Vol. 1, No. 6 (April 15, 2008)

Public diplomacy: An Azerbaijani priority since 1918

Paul Goble
Director of Research and Publications
Azerbaijan Diplomatic Academy

In the contemporary world, few governments fail to devote significant attention to public diplomacy, to all those means of influencing other governments by influencing their populations.  But most of these states began to use this strategy only in the course of the last several decades.  Azerbaijan represents an important exception: Its current efforts in this direction have their roots in decisions made by the Democratic Republic of Azerbaijan in 1918-1919.

At that time, the Azerbaijani ministry of foreign affairs drafted a memorandum for the government on “The Organization of Propaganda in Western Europe,” a document remarkable not only for its detailed discussions of the tasks of what is now called public diplomacy but also and perhaps especially for the uncanny way in which its contents anticipate Baku’s outreach activities today. [1]

Prepared at the end of 1918 and the beginning of 1919 by the foreign ministry’s secretary A. Subkhandberdikhanov for the foreign minister’s signature, the document specified that Azerbaijan must reach out to the peoples of the great powers of Western Europe because so few of them knew anything about the Caucasus in general and Azerbaijan in particular and because most of what they thought they knew was wrong, the product of “highly tendentious” propaganda by the Armenian government and by Armenians living abroad.

To that end, the document called on the Azerbaijani government to pursue three distinct but interrelated goals.  First, it said that Baku must counter Armenian propaganda because the latter had succeeded in poisoning the view of so many people in Europe.  

Second, the document continued, Azerbaijani diplomats must devote particular attention to working with the media of these countries to “popularize” Azerbaijan, thereby ensuring that the governments of these democratic governments would take Baku seriously.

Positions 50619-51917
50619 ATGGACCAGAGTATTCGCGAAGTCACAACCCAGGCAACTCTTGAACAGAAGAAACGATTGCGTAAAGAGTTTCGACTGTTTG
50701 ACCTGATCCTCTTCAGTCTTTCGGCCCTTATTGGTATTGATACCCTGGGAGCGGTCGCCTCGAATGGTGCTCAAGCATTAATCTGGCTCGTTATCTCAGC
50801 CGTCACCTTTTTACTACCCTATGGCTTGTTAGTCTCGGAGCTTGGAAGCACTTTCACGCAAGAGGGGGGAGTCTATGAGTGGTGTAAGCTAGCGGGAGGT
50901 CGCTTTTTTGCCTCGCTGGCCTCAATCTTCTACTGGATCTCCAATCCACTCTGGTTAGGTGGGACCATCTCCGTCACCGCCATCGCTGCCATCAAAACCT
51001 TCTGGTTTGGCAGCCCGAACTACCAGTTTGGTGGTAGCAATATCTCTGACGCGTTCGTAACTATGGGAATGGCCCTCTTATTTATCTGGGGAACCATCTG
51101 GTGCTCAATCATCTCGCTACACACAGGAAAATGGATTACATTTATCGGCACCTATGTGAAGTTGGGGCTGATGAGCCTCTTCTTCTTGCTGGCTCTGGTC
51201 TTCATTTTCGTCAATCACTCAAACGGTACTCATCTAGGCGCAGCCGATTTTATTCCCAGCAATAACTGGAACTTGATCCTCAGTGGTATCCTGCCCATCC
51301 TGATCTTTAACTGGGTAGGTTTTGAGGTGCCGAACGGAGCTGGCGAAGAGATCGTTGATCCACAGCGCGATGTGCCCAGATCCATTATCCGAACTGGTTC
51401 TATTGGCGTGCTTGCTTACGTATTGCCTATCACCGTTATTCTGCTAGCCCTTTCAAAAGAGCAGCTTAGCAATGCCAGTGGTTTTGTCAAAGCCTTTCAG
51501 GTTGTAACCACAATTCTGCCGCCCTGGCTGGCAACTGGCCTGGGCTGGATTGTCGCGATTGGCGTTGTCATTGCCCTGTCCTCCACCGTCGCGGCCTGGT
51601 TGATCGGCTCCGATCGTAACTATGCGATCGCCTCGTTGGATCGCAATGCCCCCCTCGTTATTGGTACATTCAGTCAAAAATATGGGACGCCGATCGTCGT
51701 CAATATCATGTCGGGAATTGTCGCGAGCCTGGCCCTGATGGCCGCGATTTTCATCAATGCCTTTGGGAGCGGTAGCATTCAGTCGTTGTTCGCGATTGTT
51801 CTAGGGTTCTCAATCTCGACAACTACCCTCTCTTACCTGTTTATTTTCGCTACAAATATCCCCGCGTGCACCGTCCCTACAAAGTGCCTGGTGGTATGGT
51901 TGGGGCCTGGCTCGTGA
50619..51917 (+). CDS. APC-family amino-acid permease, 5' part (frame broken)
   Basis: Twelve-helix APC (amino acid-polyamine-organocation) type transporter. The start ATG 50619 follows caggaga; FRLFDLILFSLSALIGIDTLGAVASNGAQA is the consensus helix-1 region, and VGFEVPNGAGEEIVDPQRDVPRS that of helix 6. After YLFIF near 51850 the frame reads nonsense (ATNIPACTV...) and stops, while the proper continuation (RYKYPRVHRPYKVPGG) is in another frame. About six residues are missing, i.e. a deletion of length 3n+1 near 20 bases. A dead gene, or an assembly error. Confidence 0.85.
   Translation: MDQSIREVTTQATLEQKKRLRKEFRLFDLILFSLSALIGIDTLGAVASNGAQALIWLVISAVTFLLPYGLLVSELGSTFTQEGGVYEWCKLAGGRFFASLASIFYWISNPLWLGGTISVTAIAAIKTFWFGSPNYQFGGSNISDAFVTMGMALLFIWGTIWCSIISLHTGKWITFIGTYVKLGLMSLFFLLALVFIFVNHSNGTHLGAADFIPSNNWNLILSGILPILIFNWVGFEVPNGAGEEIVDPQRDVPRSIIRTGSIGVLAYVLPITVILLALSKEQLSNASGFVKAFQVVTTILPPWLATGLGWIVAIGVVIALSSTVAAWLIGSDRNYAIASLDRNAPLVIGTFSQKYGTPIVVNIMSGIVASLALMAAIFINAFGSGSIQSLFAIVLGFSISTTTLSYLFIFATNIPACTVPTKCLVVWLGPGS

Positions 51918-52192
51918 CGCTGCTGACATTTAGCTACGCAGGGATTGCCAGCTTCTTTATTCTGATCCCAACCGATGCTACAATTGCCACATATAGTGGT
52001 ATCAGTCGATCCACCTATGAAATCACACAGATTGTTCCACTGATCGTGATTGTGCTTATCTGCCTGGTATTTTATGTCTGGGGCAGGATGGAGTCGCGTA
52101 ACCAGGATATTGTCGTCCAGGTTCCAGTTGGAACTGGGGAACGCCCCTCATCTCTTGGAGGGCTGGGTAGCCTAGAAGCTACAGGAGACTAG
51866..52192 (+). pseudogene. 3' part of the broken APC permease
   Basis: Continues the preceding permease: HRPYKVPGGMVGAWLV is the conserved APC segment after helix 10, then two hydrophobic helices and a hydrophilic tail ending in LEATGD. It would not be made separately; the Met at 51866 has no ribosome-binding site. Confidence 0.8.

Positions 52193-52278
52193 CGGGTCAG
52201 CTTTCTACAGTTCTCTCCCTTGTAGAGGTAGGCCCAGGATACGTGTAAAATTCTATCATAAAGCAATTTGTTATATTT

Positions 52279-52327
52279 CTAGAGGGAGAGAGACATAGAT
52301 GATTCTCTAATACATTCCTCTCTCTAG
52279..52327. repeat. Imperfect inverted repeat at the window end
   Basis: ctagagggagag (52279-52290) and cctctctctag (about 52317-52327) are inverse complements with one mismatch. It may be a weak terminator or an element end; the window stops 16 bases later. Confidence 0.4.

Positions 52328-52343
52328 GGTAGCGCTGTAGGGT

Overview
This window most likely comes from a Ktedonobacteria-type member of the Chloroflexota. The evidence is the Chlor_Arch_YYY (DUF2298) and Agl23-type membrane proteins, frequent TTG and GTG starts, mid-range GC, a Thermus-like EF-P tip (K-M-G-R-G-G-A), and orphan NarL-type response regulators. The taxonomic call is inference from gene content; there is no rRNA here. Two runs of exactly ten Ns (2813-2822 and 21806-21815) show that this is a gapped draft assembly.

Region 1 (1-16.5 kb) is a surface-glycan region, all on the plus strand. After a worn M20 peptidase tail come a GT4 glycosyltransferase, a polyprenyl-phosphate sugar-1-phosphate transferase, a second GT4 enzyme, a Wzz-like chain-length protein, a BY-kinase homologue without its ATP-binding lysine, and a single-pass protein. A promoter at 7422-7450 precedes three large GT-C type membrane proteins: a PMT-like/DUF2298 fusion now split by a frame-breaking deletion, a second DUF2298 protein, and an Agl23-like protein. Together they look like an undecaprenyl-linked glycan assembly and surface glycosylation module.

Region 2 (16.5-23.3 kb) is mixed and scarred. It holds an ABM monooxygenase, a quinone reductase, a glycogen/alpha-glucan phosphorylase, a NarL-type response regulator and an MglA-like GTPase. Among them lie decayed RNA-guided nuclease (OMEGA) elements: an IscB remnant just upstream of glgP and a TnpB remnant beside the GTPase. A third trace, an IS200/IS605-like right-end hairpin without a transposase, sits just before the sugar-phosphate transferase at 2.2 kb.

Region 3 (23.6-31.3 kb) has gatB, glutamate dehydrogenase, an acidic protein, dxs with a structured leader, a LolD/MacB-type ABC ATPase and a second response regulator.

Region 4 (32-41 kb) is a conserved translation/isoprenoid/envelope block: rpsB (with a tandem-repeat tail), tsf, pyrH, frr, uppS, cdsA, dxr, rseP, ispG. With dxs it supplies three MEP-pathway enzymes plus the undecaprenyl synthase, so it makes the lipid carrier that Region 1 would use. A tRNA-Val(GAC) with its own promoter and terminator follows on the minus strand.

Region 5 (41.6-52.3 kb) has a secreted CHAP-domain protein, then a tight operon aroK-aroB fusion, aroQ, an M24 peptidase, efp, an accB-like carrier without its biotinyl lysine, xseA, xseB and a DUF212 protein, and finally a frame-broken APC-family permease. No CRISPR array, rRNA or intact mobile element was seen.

And third, the foreign ministry paper argued that Azerbaijani officials abroad must develop “close ties with Azerbaijanis living far from the Motherland,” to enlist them in Baku’s efforts to achieve the first two goals and also to reinforce the links between these communities and Baku itself.

Among the document’s specific recommendations were the following: 

“1.To begin the publication of a newspaper with an illustrated supplement in some politically important centers such as one of the cities of Switzerland;
2. To prepare brochures about Azerbaijani history, literature, art and current social-political situation;
3. To organize meetings with political and social leaders [of other countries]…;
4. To arrange public lectures and speeches;
5. To place in the foreign press articles on various issues [of concern to Baku];
6. To develop relationships with representatives of the foreign media in order to acquaint them with the actual situation [in Azerbaijan];
7. To organize banquets and receptions in honor of political and other figures arriving [in Azerbaijan] from abroad; [and]
8. To convene congresses of former citizens of the Russia[n empire] and especially its Turkic-Tatar population in order to position Baku to be able to speak on behalf of this broader community to various European countries” (Sadykhov 2004, p. 58). 

Given that Baku’s most important task at that time was securing diplomatic recognition for the Republic of Azerbaijan and that the chief obstacle to such recognition consisted of the anti-Turkic attitudes Armenians had sought to promote because of the events of 1915, it is perhaps not surprising that the Azerbaijani foreign ministry should have focused on what is now called public diplomacy.

Indeed, any perusal of Azerbaijani foreign ministry documents from that period shows that Baku’s representatives abroad took this advice to heart.  Especially suggestive in this regard are the dispatches of Ali Topchibashev during his stay in Turkey (Topchibashev 1994).  There, even when he was talking to other diplomats, he was thinking about how to influence them and their governments by appealing over their heads directly to the populations of the countries they represented.

But what is most intriguing about this 1919 document is that the issues it raised and the recommendations it made continue to inform Azerbaijan’s approach almost a century later, an indication both of just how prescient Azerbaijan’s diplomatists were so long ago and how little the challenges facing Baku have changed over the course of that time. 


Садыхов, Фикрет (2004). Дипломатическая служба Азербайджана: политические приоритеты, этапы формирования, Баку: “Адилоглу”.  

Топчибашев, Али (1994). Дипломатические беседы в Стамбуле (1918-1919 гг.), Баку: “Эргюн”. 


[1] See Gunay, October 24, 1994; and Sadykhov (2004, pp. 55-59).